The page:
She is very interactive with the crowd saying we are here where we can
“Eat good food
and talk loud”
“We wanna blues ya til we lose ya”
“I said hey, hey, the blues is allright.
Hey, hey, the blues is allright.
I said hey, hey, the blues is allright.
Hey, hey, the blues is allright.
allright (allright), “
“The sky is crying, look at the tears roll down the street
The sky is crying, look at the tears roll down the street
I'm waiting in tears for my baby, and I wonder where can she be?
I saw my baby one morning, and she was walking down the street
I saw my baby one morning, yes she walking on down the street
Make me feel so good until my poor heart would skip a beat
I got a bad feeling, my baby, my baby don't love me no more
I got a bad feeling, my baby don't love me no more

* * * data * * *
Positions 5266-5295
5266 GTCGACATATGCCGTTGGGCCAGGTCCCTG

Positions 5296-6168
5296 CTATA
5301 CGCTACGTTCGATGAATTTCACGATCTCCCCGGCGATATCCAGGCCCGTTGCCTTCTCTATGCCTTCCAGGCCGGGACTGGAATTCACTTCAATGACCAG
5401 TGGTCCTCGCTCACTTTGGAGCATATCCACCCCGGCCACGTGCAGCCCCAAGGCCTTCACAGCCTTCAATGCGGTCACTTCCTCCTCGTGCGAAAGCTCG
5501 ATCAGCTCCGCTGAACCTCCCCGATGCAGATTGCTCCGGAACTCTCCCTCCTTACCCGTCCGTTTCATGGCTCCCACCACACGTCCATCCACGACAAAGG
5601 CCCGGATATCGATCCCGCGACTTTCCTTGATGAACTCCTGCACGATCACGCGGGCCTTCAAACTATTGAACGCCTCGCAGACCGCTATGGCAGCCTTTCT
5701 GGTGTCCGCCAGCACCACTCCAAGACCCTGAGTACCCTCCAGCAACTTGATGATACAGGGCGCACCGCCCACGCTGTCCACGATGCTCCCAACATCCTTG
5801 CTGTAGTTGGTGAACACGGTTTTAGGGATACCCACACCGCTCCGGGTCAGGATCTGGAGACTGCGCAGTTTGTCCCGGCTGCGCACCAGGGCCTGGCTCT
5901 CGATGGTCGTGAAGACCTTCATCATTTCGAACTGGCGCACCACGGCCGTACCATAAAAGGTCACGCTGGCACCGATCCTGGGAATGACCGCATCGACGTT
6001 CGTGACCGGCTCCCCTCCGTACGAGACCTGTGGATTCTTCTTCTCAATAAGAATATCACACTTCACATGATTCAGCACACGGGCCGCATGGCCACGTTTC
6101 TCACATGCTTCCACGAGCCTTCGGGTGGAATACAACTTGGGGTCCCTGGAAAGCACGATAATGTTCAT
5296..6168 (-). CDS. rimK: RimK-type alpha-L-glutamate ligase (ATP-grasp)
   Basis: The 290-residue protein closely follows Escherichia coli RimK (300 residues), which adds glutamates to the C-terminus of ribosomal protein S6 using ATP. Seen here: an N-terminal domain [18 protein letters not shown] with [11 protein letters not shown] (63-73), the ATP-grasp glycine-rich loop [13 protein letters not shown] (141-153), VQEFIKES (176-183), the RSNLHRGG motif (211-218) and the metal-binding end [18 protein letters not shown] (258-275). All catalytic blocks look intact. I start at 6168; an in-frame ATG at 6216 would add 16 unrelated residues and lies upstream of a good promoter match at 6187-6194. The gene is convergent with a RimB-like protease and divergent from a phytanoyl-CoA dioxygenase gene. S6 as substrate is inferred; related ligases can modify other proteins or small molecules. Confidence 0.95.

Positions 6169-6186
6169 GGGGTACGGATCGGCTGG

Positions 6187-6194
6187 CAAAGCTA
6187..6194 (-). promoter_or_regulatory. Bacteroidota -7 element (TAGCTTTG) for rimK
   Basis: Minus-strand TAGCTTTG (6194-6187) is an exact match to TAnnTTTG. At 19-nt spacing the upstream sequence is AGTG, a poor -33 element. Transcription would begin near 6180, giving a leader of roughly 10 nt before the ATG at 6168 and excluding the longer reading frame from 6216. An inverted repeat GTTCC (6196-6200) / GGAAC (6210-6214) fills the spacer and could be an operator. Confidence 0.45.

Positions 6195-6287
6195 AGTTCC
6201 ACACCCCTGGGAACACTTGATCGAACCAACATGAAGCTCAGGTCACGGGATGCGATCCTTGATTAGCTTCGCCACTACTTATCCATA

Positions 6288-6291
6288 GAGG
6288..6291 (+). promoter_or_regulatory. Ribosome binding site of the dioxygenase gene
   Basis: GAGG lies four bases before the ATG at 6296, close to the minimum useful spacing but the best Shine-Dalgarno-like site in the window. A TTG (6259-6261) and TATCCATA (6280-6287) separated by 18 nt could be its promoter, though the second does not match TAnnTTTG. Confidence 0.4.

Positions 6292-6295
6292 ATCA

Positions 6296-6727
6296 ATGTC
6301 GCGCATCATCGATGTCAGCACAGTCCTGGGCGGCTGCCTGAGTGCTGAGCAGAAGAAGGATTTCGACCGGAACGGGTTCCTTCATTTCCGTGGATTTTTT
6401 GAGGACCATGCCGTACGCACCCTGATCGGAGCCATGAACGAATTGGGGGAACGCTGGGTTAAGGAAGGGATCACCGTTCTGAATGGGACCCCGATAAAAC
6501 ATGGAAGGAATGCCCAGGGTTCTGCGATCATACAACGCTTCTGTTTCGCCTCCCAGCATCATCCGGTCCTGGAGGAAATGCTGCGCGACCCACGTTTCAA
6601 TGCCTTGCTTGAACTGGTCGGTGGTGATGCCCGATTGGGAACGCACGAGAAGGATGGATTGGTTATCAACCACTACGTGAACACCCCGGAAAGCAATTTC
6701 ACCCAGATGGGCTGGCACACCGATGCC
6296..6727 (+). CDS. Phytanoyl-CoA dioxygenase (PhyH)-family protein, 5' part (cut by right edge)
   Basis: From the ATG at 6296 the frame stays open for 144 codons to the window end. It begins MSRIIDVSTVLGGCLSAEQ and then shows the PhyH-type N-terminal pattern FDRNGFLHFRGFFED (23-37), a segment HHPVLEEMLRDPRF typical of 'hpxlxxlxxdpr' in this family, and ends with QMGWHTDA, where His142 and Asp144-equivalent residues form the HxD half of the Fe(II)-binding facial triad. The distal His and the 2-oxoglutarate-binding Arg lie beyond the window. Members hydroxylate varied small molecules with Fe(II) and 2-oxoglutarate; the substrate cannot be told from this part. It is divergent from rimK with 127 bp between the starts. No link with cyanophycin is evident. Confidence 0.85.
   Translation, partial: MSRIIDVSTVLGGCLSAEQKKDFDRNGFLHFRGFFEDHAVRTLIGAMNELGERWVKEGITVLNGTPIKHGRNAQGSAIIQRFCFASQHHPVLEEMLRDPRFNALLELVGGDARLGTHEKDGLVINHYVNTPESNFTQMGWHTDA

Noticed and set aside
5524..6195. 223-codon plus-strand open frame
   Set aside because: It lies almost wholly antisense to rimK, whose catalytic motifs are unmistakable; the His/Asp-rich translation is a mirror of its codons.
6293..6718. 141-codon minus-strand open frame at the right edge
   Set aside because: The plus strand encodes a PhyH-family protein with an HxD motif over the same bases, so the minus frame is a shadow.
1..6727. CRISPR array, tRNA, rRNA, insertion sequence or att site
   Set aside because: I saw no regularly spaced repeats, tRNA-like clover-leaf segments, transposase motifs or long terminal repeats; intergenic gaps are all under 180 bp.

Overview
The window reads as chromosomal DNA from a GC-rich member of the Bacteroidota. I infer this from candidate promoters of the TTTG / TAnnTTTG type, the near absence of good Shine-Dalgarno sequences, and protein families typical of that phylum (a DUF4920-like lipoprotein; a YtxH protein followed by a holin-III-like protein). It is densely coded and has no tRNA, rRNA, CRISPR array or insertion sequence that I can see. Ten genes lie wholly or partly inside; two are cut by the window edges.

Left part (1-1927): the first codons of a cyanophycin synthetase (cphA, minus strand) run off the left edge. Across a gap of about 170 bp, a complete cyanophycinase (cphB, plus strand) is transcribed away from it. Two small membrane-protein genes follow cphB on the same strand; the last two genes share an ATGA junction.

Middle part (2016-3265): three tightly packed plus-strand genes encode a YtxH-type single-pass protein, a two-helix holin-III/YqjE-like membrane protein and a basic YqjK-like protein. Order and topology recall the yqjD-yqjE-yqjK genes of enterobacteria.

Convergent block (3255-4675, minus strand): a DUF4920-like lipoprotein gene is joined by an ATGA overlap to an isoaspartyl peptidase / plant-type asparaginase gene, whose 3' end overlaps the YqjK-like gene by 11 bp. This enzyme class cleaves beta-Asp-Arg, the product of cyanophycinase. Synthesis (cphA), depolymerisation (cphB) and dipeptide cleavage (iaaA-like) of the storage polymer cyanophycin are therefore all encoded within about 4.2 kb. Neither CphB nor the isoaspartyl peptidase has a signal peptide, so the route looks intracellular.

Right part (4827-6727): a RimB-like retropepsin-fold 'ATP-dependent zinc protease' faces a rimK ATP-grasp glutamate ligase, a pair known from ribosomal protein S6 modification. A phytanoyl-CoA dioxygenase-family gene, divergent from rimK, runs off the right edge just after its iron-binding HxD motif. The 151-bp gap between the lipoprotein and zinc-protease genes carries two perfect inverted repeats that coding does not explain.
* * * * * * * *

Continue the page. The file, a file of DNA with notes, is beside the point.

Now the sky been crying, the tears rolling down my door”
“I can't stand the rain, against my window
Bringing back, sweet memories
I can't stand the rain, against my window
Cause he ain't here with me “
She says that she has been in love with Carl Drew for five long years and sings “Chain of Fools”
“papa was a rolling stone
wherever he lay, that was his home
?? was his love,
And when he died,
he was alone.”
which are different from the classic lyrics, but told me I better make sure to leave this road trip at some point for Burden Lake
I chat a bit with the folks next to me who want to know why I am writing in a book. They are locals and give me some food suggestions including the second suggestion for the roll throwing place on the way to Caruthersville that Robin mentioned and this famous Memphis spot that they tell me I have to see just for the atmosphere even if I don't eat ribs again.